This post is so thorough and taught me so many new things about hiking in the cold. I really wish I had seen this before hiking in Fairy Meadows last month!

Krista
2 years ago

I should probably remember to layer up when I go outside in the winter, I always find myself too cold to do anything!

Rachel Hall
2 years ago

Thanks for the tips, I love hiking but I am always scared of the cold! I love the tip about sunscreen, I always forget! It is more important than ever to get outside and I will be following this!!

Emma
2 years ago

Such great tips. I have done so much hiking this year and want to continue even though winter is almost here. Hunting season never crossed my mind until my fall hiking adventure and I heard a gun shot. So that’s really good advice to watch out for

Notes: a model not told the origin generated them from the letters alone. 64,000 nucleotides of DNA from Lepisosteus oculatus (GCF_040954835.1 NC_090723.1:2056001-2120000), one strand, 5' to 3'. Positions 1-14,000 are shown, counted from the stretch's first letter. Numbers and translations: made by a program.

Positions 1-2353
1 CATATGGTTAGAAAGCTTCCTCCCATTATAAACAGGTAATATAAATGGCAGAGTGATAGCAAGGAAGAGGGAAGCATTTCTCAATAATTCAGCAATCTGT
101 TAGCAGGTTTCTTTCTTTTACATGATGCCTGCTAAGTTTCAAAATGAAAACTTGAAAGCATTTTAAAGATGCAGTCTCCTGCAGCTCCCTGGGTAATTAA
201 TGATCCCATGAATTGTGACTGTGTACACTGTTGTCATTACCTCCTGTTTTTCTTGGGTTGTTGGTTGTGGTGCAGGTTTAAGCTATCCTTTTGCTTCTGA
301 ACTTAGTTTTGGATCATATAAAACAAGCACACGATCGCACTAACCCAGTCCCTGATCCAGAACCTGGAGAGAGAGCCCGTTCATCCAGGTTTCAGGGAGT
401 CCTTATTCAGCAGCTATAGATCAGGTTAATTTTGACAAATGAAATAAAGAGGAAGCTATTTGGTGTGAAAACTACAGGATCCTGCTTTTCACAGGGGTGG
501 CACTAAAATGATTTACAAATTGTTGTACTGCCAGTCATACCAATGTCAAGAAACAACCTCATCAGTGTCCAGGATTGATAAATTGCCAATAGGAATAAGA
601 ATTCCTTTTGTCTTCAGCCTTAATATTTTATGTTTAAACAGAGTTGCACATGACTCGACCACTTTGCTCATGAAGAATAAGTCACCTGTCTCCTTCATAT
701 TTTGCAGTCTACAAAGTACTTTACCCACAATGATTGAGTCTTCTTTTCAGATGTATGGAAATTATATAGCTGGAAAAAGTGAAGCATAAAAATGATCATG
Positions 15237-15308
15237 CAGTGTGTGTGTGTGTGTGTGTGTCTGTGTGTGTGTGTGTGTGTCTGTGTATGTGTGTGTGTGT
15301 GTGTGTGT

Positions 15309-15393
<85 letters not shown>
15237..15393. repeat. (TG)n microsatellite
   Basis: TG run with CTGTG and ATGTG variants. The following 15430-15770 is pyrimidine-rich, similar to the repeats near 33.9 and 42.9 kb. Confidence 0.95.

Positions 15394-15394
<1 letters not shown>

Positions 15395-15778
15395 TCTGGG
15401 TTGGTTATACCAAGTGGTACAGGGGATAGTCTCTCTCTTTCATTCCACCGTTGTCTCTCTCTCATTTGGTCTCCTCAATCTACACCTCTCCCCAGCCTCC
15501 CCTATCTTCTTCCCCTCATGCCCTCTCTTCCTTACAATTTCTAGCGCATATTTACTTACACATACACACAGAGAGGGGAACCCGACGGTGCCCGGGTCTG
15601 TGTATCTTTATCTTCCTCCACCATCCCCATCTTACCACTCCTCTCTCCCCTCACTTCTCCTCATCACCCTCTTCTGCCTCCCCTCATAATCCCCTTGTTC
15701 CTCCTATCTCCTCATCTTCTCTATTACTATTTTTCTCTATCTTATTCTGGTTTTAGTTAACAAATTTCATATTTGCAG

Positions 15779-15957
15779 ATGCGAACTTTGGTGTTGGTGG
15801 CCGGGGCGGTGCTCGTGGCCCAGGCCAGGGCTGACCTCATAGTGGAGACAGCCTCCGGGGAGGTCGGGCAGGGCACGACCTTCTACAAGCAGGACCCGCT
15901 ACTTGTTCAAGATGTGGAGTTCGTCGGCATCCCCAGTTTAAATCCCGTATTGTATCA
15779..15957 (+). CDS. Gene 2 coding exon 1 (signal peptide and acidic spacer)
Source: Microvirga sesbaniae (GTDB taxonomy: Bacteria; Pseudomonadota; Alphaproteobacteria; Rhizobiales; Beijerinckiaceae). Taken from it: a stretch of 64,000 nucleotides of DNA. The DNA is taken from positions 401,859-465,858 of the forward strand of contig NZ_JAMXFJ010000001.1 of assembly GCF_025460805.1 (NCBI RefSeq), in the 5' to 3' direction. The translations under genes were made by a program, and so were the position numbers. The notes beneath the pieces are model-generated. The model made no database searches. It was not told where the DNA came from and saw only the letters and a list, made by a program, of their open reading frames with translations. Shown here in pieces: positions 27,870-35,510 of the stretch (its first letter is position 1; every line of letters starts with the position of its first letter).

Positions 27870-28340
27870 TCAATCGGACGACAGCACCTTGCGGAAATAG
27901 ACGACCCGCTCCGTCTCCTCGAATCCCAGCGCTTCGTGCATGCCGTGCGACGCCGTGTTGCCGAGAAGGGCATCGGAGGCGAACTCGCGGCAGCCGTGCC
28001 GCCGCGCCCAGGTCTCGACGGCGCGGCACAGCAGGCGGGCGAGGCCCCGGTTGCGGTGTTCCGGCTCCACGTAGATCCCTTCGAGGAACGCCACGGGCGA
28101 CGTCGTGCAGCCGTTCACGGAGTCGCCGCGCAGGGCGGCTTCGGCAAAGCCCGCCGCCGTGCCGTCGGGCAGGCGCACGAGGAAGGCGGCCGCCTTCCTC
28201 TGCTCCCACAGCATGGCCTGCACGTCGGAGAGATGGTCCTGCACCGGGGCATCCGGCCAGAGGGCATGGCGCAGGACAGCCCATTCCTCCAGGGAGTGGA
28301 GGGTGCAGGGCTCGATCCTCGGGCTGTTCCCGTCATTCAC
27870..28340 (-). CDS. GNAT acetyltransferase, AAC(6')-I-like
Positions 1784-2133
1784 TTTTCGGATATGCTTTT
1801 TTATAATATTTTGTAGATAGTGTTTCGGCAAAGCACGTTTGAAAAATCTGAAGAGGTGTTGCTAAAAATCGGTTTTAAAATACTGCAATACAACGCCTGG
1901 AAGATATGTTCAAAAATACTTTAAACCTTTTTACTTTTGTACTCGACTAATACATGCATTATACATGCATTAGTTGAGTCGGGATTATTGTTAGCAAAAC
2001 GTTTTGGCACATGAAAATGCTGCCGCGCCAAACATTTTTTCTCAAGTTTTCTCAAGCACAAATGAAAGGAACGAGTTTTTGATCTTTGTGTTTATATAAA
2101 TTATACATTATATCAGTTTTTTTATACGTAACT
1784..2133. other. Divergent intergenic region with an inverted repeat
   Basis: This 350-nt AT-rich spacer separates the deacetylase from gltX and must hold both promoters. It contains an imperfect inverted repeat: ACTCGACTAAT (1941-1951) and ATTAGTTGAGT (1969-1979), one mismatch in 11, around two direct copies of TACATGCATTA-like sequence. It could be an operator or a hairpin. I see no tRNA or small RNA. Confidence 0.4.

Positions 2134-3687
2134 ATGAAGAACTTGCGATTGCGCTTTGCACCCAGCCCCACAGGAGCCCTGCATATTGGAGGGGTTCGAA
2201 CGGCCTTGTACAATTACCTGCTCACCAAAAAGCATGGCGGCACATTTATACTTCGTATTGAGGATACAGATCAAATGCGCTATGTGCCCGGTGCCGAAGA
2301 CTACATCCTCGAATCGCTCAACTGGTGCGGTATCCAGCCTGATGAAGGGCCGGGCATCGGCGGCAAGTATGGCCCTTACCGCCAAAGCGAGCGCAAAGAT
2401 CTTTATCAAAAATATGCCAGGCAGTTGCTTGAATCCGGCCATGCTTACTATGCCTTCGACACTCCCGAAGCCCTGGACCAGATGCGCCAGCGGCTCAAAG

Josy A
2 years ago

Great post Carrie!

I am like you, I get very cold so I didn’t think I would like hiking in winter…but I actually reeeeally love it.

I guess my extra tips would be:

  1. “be bold, start cold” We try not to wear too much at the start of a hike on a cold day as you sweat, and then find it hard to stay warm later.
  2. As well as sunscreen, if you’re near snow, bring sunglasses. Your eyes can really start to ache if you don’t protect them from the sun/snow reflections…
Shany
2 years ago

Amazing tips! I definitely not a huge fan of winter but love hiking. Going to do apply some of them in this coming winter

Shelbs
2 years ago

I love this list! We love hiking in the winter!

Farrah
2 years ago

haha, I feel like this post was written for me. 😛 (I wander around in blankets/hoodies if the house is lower than 70 degrees.) These are all super helpful tips! <3